Struggle is supposed to be good for math students, writes Greg Ashman on Filling the Pail. Telling them how to solve problems is supposed to be bad. He thinks that's silly.

The "latest excuse for bad maths teaching" is the "claim that explicit, procedural approaches to mathematics . . . will make students anxious" by requiring "right" answers, he writes.

But a new study shows that explicit instruction reduces anxiety, Ashman writes.

Fifth graders saw the same video of a math lesson, then were asked to solve a problem. One group were shown the worked example of a similar problem while the other group did not.

Math-anxious students who didn't see the example reported more "mind wandering" during the test, while anxious students who saw the example were able to focus, researchers reported. That lead to "improved learning as measured three days later."

In addition, "students who reviewed worked examples were less worried than controls on average, which was related to learning."

It makes sense that trying to solve problems without knowing how would cause anxiety, Ashman concludes.

Timed math drills -- the "mad minute"of addition or multiplication -- are controversial too, writes Hechinger's Jill Barshay on Proof Points.

The National Council of Teachers of Mathematics urges teachers to “avoid” timed tests that might cause math anxiety, she writes. "But advocates say speed drills help children memorize math facts, freeing up their brains to tackle more challenging math problems."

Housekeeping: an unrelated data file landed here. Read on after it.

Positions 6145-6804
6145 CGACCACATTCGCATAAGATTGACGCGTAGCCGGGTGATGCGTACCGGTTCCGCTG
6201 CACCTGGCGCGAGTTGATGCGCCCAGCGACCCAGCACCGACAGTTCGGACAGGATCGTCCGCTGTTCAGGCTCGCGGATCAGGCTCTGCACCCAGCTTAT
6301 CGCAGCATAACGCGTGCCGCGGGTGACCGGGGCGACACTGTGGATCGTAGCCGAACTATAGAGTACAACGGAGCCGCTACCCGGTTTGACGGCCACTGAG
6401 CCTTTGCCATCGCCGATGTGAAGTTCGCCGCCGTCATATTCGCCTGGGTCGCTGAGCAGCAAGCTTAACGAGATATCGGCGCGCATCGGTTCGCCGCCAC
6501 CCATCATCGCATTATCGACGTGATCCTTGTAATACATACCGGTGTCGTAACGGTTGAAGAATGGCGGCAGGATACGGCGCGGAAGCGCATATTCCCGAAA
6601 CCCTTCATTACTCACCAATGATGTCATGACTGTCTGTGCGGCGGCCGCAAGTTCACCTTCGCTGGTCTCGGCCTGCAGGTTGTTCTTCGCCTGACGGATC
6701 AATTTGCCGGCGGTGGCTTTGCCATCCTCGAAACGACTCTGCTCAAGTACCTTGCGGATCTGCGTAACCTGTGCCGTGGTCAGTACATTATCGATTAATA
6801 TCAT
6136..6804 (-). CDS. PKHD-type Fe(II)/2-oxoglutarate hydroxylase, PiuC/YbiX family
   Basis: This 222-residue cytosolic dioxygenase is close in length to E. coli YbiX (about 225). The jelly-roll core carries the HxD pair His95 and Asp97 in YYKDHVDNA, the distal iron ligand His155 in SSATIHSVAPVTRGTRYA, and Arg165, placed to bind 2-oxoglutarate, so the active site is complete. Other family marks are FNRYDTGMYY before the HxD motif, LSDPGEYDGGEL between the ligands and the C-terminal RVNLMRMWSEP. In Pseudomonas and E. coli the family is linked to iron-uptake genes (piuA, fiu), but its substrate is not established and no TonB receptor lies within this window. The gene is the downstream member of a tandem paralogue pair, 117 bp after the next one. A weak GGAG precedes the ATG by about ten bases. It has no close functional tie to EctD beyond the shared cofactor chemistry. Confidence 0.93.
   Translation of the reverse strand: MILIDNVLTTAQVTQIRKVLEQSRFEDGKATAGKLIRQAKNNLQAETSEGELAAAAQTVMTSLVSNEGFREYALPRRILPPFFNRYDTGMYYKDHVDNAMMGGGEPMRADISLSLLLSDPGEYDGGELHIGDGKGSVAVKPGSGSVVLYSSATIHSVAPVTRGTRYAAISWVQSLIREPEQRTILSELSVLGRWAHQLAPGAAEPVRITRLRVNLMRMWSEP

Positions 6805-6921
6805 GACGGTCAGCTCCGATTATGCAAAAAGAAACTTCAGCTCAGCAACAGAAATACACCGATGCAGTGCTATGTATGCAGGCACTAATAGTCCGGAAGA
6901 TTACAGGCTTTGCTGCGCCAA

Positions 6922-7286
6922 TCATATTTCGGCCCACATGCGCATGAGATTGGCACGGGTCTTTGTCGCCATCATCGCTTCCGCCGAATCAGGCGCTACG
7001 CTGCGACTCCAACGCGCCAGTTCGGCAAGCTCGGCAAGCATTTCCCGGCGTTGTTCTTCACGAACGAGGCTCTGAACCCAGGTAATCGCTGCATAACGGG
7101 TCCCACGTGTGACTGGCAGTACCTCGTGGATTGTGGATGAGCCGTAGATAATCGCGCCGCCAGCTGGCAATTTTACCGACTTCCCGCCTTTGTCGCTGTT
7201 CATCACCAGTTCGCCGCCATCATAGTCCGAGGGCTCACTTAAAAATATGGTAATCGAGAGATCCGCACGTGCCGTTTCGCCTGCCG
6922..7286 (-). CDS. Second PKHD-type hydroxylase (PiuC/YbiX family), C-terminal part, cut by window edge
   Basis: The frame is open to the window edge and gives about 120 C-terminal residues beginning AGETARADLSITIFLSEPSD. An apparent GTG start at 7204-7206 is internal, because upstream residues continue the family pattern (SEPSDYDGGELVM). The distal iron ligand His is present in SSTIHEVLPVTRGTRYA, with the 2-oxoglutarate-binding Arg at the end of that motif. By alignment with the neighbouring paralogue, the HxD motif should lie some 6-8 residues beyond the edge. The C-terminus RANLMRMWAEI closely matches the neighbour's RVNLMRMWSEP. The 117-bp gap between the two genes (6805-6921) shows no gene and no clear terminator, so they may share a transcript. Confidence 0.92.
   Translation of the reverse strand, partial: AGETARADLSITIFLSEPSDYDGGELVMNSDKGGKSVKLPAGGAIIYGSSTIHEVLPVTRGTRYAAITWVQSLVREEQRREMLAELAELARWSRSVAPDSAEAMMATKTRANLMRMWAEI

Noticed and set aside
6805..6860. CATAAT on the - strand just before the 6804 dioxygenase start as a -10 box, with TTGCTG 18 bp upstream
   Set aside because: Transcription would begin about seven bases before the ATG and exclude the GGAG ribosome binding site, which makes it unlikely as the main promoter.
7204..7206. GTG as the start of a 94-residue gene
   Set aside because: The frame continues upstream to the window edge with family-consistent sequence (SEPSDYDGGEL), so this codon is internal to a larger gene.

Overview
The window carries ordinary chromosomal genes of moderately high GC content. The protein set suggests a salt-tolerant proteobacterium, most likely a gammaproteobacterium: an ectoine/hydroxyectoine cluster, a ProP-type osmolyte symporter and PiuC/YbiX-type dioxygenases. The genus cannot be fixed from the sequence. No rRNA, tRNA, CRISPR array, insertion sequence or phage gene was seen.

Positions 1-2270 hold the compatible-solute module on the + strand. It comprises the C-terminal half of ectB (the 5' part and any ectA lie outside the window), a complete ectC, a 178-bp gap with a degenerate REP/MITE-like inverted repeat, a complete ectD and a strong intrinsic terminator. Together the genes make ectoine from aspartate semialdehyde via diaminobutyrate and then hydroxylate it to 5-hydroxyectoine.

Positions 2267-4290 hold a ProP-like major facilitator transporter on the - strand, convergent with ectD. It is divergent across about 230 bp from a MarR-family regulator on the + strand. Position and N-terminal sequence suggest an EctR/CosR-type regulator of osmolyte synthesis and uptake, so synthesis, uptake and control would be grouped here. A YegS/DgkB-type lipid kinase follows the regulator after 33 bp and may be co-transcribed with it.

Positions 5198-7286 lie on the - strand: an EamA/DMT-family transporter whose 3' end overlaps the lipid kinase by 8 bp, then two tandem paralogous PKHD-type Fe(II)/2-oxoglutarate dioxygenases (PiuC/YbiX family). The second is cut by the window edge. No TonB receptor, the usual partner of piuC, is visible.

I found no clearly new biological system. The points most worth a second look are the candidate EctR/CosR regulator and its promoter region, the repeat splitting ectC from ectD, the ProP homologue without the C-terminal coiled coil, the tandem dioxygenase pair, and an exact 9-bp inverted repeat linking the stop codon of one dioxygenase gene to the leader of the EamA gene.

The U.S. Department of Education urges timed activities to help students build fluency in a 2021 guide for elementary teachers. The What Works Clearinghouse "found 27 studies to back timed practice," considered “strong” evidence.

In one 2013 study, struggling first graders received math tutoring three times a week and were split into two groups. One played untimed games to reinforce the lessons. The other was subjected to speed practice, where the children worked in groups to try to answer as many math flashcards correctly as possible within 60 seconds. Each time they were encouraged to “meet or beat” their previous score. After 16 weeks, the children in the speed practice group had much higher math achievement than the children who had played untimed games.

Children in the speed group got a lot more practice, which builds long-term memories, said Lynn Fuchs, a Vanderbilt education professor who led the study.

"While the causes of math anxiety are debated and mysterious," writes Barshay, "many in the pro-drill camp suspect that children might feel less math anxiety if they became more proficient in the subject, which is something that drills might help accomplish."

Ed Week's Sarah Schwartz talks to elementary teachers about the importance of building math fluency.